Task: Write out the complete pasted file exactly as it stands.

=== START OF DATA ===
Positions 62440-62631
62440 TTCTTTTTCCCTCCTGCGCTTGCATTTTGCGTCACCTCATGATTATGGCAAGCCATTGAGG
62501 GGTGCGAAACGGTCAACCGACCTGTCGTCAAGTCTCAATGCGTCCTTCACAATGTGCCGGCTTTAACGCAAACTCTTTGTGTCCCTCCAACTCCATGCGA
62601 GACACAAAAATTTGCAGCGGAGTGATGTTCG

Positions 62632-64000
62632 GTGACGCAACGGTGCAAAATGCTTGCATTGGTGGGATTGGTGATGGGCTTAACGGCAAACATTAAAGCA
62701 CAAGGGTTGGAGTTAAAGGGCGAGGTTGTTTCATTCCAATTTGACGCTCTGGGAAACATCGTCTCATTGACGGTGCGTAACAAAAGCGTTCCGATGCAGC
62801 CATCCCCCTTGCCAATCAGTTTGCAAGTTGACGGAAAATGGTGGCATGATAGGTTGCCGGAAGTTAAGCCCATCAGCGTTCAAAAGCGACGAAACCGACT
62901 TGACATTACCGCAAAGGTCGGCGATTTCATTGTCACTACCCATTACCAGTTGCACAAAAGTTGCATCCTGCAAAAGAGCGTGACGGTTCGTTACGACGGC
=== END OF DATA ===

Positions 62440-62631
62440 TTCTTTTTCCCTCCTGCGCTTGCATTTTGCGTCACCTCATGATTATGGCAAGCCATTGAGG
62501 GGTGCGAAACGGTCAACCGACCTGTCGTCAAGTCTCAATGCGTCCTTCACAATGTGCCGGCTTTAACGCAAACTCTTTGTGTCCCTCCAACTCCATGCGA
62601 GACACAAAAATTTGCAGCGGAGTGATGTTCG

Positions 62632-64000
62632 GTGACGCAACGGTGCAAAATGCTTGCATTGGTGGGATTGGTGATGGGCTTAACGGCAAACATTAAAGCA
62701 CAAGGGTTGGAGTTAAAGGGCGAGGTTGTTTCATTCCAATTTGACGCTCTGGGAAACATCGTCTCATTGACGGTGCGTAACAAAAGCGTTCCGATGCAGC
62801 CATCCCCCTTGCCAATCAGTTTGCAAGTTGACGGAAAATGGTGGCATGATAGGTTGCCGGAAGTTAAGCCCATCAGCGTTCAAAAGCGACGAAACCGACT
62901 TGACATTACCGCAAAGGTCGGCGATTTCATTGTCACTACCCATTACCAGTTGCACAAAAGTTGCATCCTGCAAAAGAGCGTGACGGTTCGTTACGACGGC